What You Pay

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What to Look For

This X3's reliability scores are far better than the first generation model, with the US Spartanburg factory having introduced new quality procedures. Some owners have had minor issues with items like intermittently faulty speedometers and problems with telephone integration but these will have been ironed out under warranty. The data shows that the X3 is one of the most reliable of all modern BMWs. Check the wheels for kerb damage and if in doubt, go for a metallic paint finish to help with resale.

Replacement Parts

(approx prices based on a 2011 X3 xDrive20d) An exchange starter motor retails at around £225 while a windscreen will set you back around £320. Expect to pay £400 for an exchange alternator while front brake pads cost £125. An entire headlamp pod will relieve you of £400. On The Road

On the Road

Although the X3 XDrive20d is the biggest seller, now that used prices are levelling the ballpark a bit, it might be worth looking to grade up to an xDrive30d, which offers excellent value for money right now. With 258bhp at its disposal, it's unlikely that the X3 xDrive30d driver will feel short changed when it comes to power. The turbocharged 3.0-litre diesel is one of the best engines on BMW's books, offering some 413lb/ft of torque at a mere 2000rpm. In other words, it's an engine with some seriously big guns. Flog it hard off the line and you'll see 60mph come and go in just 6.0 seconds and it's capable of a top speed of 130mph. The engine is a little more vocal than you might expect when you fire it up but the tone is never overly intrusive or unpleasant. At the other end of the range is the sDrive18d. Under the bonnet is a 143PS four-cylinder 2.0-litre turbodiesel that's got some respectable torque at its disposal, fully 360Nm in fact between 1750 and 2500rpm. Couple that with less weight than in any other X3 and it results in a car that can accelerate to 62mph in under 10 seconds and which will only wave the white flag at 121mph. A six-speed manual gearbox is fitted as standard, although there is a butter-smooth eight-speed automatic available as an option. Power goes to the rear wheels only and whisper it, but this car might just have the nicest steering of any X3 as well.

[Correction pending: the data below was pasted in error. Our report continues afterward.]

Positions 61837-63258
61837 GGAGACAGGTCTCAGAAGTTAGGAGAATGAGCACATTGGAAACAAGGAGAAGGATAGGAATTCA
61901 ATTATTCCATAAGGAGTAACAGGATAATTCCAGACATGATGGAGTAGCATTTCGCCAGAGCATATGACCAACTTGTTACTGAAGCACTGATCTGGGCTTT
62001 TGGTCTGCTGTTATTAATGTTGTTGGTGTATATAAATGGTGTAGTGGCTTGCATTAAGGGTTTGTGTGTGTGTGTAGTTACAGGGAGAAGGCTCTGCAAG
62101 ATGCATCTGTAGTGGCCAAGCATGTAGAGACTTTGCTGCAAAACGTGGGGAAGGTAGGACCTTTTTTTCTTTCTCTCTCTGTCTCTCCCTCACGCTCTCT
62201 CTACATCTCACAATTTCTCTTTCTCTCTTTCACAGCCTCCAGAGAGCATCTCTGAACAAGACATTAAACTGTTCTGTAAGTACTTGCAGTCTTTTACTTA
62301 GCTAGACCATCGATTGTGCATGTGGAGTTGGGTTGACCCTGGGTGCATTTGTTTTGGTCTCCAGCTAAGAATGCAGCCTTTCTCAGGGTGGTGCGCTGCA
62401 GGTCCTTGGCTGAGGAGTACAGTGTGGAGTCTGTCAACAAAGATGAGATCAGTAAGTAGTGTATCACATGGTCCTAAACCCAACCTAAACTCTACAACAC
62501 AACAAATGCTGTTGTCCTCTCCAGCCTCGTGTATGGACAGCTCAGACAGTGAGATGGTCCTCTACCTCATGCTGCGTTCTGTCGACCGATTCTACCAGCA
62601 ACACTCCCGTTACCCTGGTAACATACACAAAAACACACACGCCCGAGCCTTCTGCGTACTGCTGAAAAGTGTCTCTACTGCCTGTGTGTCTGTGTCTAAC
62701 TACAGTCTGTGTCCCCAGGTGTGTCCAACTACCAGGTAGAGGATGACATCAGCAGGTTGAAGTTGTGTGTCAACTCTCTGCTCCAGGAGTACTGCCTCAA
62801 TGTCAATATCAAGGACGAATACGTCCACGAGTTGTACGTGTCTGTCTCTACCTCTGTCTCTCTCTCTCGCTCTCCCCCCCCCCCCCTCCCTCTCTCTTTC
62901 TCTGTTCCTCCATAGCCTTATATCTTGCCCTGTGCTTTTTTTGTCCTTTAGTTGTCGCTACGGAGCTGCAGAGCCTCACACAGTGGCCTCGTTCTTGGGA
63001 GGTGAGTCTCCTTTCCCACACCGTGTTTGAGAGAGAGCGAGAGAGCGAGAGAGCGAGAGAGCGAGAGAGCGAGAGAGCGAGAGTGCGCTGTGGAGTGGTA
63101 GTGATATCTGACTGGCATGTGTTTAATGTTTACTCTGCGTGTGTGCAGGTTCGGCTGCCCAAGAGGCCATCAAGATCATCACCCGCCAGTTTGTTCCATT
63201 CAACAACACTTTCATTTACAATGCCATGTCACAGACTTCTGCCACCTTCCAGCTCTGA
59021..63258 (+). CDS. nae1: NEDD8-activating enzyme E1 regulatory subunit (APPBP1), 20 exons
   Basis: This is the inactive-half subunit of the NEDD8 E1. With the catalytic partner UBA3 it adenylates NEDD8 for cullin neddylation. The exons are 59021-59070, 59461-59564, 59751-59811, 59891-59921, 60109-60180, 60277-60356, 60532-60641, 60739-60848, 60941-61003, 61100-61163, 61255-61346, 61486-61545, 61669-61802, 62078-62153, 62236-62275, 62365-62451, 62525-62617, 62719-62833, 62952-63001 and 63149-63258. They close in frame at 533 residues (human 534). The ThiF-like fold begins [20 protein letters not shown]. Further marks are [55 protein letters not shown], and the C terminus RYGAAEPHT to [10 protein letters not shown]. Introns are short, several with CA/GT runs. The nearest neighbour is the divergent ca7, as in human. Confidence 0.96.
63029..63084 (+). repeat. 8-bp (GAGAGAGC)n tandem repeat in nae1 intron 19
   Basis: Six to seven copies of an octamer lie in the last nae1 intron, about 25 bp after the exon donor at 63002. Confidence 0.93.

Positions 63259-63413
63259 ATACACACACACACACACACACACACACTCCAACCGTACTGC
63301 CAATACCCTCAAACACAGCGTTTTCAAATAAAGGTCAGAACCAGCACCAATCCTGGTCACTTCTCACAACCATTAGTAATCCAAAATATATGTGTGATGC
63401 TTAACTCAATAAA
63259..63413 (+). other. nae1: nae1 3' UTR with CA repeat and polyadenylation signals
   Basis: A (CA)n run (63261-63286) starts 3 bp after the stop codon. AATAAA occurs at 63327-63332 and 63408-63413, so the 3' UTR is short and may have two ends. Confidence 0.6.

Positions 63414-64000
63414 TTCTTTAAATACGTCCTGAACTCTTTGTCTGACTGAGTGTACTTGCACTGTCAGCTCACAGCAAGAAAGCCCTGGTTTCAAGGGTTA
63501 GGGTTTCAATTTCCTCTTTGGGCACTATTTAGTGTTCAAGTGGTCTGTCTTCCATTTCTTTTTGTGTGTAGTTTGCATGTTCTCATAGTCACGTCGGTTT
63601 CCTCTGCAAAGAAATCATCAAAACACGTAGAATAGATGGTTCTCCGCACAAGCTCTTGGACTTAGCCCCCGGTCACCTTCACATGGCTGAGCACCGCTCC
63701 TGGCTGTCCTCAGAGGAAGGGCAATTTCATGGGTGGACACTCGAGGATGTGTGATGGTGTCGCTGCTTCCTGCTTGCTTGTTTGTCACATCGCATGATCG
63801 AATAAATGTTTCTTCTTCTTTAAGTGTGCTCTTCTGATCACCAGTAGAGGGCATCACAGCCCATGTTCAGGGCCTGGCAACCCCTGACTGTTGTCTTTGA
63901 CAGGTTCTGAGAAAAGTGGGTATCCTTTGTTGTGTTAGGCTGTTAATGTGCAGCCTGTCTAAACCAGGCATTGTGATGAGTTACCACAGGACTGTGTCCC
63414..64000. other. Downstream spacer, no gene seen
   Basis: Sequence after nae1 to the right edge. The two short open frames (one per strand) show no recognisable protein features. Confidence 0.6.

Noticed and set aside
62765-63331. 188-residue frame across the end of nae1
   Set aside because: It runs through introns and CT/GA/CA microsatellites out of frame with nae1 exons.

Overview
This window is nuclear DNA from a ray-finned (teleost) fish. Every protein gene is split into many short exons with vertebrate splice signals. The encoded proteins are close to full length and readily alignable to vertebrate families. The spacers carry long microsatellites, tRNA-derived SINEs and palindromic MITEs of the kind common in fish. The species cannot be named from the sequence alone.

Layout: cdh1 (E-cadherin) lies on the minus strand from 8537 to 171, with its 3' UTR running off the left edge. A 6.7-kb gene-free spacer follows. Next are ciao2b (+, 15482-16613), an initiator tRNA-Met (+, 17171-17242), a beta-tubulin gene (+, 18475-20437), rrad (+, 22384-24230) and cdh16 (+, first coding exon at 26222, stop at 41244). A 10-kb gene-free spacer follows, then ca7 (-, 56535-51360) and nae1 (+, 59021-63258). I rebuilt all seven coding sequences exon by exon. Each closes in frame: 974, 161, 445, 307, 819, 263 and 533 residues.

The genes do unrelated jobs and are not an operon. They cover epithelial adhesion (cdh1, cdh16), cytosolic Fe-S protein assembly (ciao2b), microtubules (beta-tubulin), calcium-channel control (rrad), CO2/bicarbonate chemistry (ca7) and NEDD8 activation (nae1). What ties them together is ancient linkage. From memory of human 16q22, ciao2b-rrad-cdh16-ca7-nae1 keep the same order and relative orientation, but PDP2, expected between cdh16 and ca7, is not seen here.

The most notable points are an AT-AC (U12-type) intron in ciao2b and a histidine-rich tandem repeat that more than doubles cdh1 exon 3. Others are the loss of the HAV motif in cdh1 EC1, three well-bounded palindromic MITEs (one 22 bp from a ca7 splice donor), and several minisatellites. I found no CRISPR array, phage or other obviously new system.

Overall

This second generation BMW X3 erased all the bad memories of those early first cars. In fairness to BMW, even the first-gen X3 had smartened itself up towards the end of its life but should you really want the X3 that all of us knew BMW was capable of making, you need this second generation model. The xDrive30d is probably our favourite model in the range, combining a really concussive accelerative punch with strong efficiency metrics. Yes, it's a bit more costly than the ubiquitous xDrive20d but it's well worth the premium to step up from a four-cylinder engine to a proper BMW six. Given that you can buy a tidy 2011 example for less than the price Honda charges for a new diesel Civic, it's hard to see why you wouldn't.